Princeton Dinky Train Ridership: A Double-Digit Decline

The Dinky train arrives at the new station. Photo: Amy Banner.
The Dinky train arrives at the new station. Photo: Amy Banner.

After the historic Dinky train station on University Place closed down in August of 2013 and a temporary station was opened on Alexander Street, it was difficult to get a clear picture of how regular train ridership would be affected.

In addition to the train at the temporary station, a shuttle bus ran between downtown Princeton and the Princeton Junction Train Station. Some people who previously walked to the old Dinky station rode the bus to Princeton Junction because the bus stop was located closer to the center of town than the temporary station. Many people also rode the bus because it was free.

The new permanent Dinky station opened on Nov. 17 of 2014, and the free shuttle service between Princeton and Princeton Junction was eliminated.

For the first time since that move, data has become available to make an apples-to-apples comparison of ridership at the old historic station and the new permanent station.

Planet Princeton obtained ridership figures for the first two full months of ridership on the shortened Dinky line — December of 2014 and January of 2015 — and compared the data with the same months two years ago when the train station was still located at University Place.

For the two-month period, ridership declined 15.3 percent  when compared with the same period two years ago.

Dec. 2012      47,131  trips              Dec. 2014    40,435 trips              -6,696  (-14.2 percent)
Jan. 2013      47,589  trips             Jan. 2015     39,800 trips              -7,789  (-16.4 percent)

Anita Garoniak, president of the citizen group Save the Dinky, said the drop in ridership is no surprise.

“It is especially unfortunate given that the town is adding hundreds of housing units at distances comfortably accessible by foot and car to the street level station on University Place. It is obvious that people are finding the new station less convenient,” Garoniak said. “Considering this, the Dinky ridership promotion plan that was agreed to in the memorandum of understanding between Princeton University and the town must be formulated and immediately implemented. We have not seen any clear movement in getting this done, even though it was agreed to in 2011, presumably in anticipation of a loss of ridership.”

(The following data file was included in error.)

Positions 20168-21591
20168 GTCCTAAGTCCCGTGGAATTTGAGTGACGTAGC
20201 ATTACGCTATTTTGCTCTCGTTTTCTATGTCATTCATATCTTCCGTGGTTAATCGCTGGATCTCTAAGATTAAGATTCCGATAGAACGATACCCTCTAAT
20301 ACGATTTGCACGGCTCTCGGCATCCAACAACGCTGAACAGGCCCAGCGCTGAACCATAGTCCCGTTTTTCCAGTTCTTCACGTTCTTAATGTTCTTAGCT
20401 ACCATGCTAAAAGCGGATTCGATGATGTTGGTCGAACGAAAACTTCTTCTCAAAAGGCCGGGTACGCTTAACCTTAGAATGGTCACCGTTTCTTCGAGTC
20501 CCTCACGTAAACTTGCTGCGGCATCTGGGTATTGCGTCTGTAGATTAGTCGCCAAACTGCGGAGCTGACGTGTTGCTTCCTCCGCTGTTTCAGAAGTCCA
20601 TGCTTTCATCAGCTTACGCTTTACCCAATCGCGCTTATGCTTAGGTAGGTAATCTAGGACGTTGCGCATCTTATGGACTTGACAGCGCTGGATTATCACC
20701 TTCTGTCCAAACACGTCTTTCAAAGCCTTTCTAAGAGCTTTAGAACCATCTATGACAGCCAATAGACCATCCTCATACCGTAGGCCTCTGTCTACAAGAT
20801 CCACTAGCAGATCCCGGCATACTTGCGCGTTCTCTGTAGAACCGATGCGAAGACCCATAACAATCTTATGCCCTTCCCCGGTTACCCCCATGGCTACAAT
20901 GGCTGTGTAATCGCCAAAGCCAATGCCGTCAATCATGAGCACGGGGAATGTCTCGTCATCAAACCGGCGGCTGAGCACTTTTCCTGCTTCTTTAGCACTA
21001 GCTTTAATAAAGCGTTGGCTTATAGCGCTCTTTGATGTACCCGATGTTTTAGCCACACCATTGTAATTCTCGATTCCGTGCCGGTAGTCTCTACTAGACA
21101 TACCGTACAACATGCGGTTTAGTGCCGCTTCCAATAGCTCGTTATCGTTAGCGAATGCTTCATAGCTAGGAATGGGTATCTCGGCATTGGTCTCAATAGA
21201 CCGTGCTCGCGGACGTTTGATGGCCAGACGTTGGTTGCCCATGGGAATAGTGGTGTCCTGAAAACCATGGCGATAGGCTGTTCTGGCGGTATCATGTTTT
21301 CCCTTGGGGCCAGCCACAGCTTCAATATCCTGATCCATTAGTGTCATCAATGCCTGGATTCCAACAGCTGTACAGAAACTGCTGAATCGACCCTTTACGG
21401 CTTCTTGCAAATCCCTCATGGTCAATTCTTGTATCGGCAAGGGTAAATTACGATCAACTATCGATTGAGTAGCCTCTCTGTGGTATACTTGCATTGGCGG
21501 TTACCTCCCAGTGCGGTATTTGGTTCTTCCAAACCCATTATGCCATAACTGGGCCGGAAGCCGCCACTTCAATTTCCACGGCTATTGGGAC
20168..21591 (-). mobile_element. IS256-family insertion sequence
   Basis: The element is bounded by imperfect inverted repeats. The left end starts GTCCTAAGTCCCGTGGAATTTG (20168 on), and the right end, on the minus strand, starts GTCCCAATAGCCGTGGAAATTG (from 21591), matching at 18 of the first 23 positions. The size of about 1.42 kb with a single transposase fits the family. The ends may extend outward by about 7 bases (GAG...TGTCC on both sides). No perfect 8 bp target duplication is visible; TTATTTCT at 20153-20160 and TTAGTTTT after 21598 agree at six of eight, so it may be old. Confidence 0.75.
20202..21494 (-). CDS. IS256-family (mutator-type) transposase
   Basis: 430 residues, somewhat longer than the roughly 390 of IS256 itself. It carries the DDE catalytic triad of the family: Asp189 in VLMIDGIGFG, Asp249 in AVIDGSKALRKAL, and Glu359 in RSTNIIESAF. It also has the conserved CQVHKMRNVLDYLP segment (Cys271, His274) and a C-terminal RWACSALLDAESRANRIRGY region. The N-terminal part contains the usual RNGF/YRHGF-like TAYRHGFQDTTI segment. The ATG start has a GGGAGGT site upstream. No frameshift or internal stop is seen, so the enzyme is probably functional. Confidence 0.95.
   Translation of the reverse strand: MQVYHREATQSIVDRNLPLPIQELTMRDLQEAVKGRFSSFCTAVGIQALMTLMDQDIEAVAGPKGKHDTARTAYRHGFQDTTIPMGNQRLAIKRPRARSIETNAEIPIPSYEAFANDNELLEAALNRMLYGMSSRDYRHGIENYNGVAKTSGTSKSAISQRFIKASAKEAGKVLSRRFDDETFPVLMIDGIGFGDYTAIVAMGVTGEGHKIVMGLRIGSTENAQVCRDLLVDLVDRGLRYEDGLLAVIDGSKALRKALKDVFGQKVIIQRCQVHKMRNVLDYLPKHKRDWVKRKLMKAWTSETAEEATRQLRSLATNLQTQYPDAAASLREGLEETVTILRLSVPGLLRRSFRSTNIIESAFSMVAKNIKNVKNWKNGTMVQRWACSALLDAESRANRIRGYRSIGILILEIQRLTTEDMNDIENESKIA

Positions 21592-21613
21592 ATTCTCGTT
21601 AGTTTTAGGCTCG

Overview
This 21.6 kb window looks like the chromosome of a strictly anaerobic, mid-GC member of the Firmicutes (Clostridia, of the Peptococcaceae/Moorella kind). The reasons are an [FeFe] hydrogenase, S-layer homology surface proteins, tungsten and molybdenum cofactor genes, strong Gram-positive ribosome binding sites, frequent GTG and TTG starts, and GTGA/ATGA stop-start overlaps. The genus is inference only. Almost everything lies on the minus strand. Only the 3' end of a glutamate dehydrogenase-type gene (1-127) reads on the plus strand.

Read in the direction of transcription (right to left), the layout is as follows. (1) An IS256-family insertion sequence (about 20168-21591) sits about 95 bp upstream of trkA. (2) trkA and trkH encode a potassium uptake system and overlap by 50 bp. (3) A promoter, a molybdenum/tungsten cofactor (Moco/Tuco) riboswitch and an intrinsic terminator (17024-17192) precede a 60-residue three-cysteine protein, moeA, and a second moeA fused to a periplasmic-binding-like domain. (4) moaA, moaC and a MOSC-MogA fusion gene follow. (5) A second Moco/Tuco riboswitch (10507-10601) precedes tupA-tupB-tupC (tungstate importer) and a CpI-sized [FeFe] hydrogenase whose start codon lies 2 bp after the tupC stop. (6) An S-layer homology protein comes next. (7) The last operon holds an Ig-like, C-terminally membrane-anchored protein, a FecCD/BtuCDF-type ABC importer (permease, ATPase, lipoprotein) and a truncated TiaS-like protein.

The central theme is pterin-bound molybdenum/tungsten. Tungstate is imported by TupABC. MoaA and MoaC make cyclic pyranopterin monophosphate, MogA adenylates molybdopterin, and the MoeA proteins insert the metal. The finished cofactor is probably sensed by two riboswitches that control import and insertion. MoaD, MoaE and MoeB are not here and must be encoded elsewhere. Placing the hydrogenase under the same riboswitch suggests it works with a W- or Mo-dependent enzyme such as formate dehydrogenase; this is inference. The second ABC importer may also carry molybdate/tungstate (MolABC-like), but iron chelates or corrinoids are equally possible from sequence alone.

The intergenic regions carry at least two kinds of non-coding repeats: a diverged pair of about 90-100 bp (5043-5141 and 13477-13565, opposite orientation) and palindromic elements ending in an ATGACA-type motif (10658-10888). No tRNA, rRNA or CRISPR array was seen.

The memorandum of understanding Garoniak is referring to is an agreement approved by Princeton University and the governing bodies of the former Princeton Borough and Princeton Township. Under the agreement, officials promised to provide numerous enhancements to public transit in downtown Princeton.

Several residents and a few local officials vocally opposed the agreement at the time it was approved back in 2011.

The agreement included funding from the university for a transit study and a traffic study, and a timeline for key elements to be implemented. It called for the creation of a transit task force that would study mass transit issues and future transit, and a second study that would look at traffic issues in Princeton as a whole, with a focus on the central business district downtown and how new university projects like Merwick would affect traffic patterns. Princeton University also agreed to provide an additional $450,000 for three illuminated pedestrian crosswalks on Nassau Street. The agreement extended the period for a new right of way along Alexander from 50 years to 65 years.

Princeton University also promised to develop plans to promote Dinky ridership. Excerpts from the memorandum of understanding related to those promises:

– “Upon approval of this agreement by the government bodies of Princeton Borough and Princeton Township, the University will work with the municipalities and local merchants to develop a formal plan to promote Dinky ridership, including but not limited to train ticket receipts being utilized to obtain discounts at McCarter Theater, University athletic events and local stores and restaurants.”

– “Upon approval of this agreement by the governing bodies of Princeton Borough and Princeton Township, the University will work together with Princeton Borough and Princeton Township to encourage New Jersey Transit provide additional service, including during off-peak hours and weekend hours.”

– “Upon approval of this agreement by the governing bodies of Princeton Borough and Princeton Township, the University shall continue to encourage additional use of the Dinky through the mass transit subsidy it provides to faculty, staff and graduate students and its Transportation Demand Management program.”

Save the Dinky members are now asking what has become of the promises more than three years after the memorandum of understanding was approved.

“To date, unfortunately, we have seen no formal plan,” Garoniak said. “We hope that our elected officials will move forward in conjunction with the University to make good on this promise in the memorandum of understanding.”

Kristin Appelget, director of community and regional affairs for Princeton University, said school officials are working in cooperation with a subcommittee from the town’s public transit committee on the various items in the memorandum of understanding that relate to ridership promotion and service enhancements.

“The subcommittee had a meeting in February and intends to meet again to continue the discussion,” Appelget said.

Princeton University implemented a mass transit reimbursement program for staff prior to the memorandum of understanding. Graduate students became eligible for the program in July of 2011.

The transit task force will present its final report to the Princeton Council on April 27 at the council’s 7:30 p.m. public meeting at the municipal building located at 400 Witherspoon Street.